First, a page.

Read Psalm 130
A song of ascents.
1 Out of the depths I cry to you, Lord;
2 Lord, hear my voice.
Let your ears be attentive
to my cry for mercy.
3 If you, Lord, kept a record of sins,
Lord, who could stand?
4 But with you there is forgiveness,
so that we can, with reverence, serve you.
5 I wait for the Lord, my whole being waits,
and in his word I put my hope.
6 I wait for the Lord
more than watchmen wait for the morning,
more than watchmen wait for the morning.
7 Israel, put your hope in the Lord,
for with the Lord is unfailing love
and with him is full redemption.
8 He himself will redeem Israel
from all their sins.
Psalms 120-134 are known as the “Psalms of Ascent” or “Pilgrim Songs.” Every year as the Jews traveled uphill towards the city of Jerusalem to participate in one of the three Jewish festivals, these are the songs they would sing. They became a staple of the pilgrimage to Jerusalem back then and now they serve as a helpful template for us as we worship today.
We all can relate to crying out for mercy from God. Some cries are from the seemingly unrelenting troubles of this world and some are due to the consequences of our sin. This psalm refers to the latter. Believers in Christ have much to learn and grow from its truths.
Psalm 130 is known as one of the seven psalms of repentance, similar to David’s Psalms 6, 32 and 51. Though we are unclear the exact circumstances that prompted the writing of it, verse 8 points towards Israel waiting for redemption of their sins. We see repeatedly in the Old Testament that Israel’s lack of faith and trust in God lead them to turn from Him and seek their own answers to their problems. We are no different today. We seek earthly pleasure to hide from pain or control when our life is spinning out. This psalm shows us we serve a God who keeps no record of our sins (v. 3), forgives us (v. 4), and has unfailing love and full redemption for us (v. 7). Through Christ, we see the evidence of this truth fulfilled. Ephesians 1:7 says that in Christ we have redemption and forgiveness of our sins. Ephesians 2:8 tells us that we are saved by God’s grace alone. If believers in Christ simply confess our sin to God, He will forgive us and cleanse us (1 John 1:9). What a loving and forgiving God!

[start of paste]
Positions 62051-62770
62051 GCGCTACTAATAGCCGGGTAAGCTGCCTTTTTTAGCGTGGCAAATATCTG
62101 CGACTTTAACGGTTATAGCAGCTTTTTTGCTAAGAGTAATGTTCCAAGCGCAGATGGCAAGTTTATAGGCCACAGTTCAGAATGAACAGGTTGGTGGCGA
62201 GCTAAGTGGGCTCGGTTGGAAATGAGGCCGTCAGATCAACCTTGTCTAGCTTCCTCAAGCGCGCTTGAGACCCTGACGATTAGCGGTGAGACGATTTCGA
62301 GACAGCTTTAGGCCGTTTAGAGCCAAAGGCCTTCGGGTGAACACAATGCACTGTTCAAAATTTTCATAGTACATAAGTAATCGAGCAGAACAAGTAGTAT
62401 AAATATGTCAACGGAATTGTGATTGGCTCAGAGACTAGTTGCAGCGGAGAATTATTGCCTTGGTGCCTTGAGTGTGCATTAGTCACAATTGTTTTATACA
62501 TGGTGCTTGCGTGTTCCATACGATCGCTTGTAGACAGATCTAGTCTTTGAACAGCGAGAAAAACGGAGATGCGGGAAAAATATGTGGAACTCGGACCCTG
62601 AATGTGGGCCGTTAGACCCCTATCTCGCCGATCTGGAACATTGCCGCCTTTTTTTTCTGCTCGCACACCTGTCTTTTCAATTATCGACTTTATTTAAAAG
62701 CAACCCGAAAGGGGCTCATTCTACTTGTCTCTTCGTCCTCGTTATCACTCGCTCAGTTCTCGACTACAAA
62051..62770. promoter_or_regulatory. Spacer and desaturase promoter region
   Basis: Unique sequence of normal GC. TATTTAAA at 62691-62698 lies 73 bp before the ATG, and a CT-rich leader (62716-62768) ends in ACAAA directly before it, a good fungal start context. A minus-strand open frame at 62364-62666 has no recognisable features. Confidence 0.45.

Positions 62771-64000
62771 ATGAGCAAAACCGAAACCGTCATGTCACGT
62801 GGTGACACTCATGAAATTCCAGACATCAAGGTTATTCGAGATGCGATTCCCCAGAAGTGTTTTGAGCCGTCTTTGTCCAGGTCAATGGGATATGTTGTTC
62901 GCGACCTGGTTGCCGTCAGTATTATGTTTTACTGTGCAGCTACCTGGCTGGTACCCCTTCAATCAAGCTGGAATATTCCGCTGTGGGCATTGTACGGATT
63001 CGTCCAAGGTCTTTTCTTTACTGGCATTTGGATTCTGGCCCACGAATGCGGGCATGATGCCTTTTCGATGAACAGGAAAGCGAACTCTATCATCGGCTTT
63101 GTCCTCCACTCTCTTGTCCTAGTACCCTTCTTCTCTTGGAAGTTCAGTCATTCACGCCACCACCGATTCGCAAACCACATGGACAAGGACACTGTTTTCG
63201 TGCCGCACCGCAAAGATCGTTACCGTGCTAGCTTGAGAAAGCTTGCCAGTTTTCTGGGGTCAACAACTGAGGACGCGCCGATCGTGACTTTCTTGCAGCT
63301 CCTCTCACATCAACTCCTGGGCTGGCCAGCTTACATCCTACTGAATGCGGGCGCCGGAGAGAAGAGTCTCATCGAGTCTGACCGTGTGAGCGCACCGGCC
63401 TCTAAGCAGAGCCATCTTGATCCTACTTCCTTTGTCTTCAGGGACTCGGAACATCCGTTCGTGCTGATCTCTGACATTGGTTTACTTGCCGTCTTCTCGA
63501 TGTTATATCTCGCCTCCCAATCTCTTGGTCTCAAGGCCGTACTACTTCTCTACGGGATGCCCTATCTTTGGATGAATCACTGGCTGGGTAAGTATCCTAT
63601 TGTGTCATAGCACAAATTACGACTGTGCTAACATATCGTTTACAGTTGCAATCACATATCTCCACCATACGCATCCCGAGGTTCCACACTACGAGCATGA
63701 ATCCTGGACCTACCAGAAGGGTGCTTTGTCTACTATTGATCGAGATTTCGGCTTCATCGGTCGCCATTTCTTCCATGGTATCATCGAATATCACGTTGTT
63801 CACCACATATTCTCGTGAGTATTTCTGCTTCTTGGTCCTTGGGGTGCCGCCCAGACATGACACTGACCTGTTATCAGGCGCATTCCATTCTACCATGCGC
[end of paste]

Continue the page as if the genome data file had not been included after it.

Another truth addressed in this psalm is found in verses 5 and 6: waiting. The word is repeated 5 times within these 2 verses. Here the Israelites are waiting for God to redeem their sins. Waiting is a reality we all face probably every day. Some waiting is more excruciating: a result from a biopsy, a successful pregnancy after many failed attempts, or a prodigal return to the faith. We cry out to God, waiting for His answer. In verse 5, we are instructed to put our hope in His word in our waiting. God has laid out promises to us throughout Scripture for us to trust in. Philippians 4:6-7 reminds us that if we lay our anxiety and requests before God, His peace will guard us. He sees us in our waiting.
Put your trust in the God that has forgiven all of our sins and gives us hope through His Word while we wait. Cry out to Him with whatever you are walking through today.
- Have you put your trust in Christ for the forgiveness of your sins? If so, thank Him for this truth!
- Does your life reflect the reality of His forgiveness? Are you reverently serving Him in response (v. 4)?
- What promises of hope do you need to hear from Him today while you wait? Do a word search in Scripture for His truth to you.
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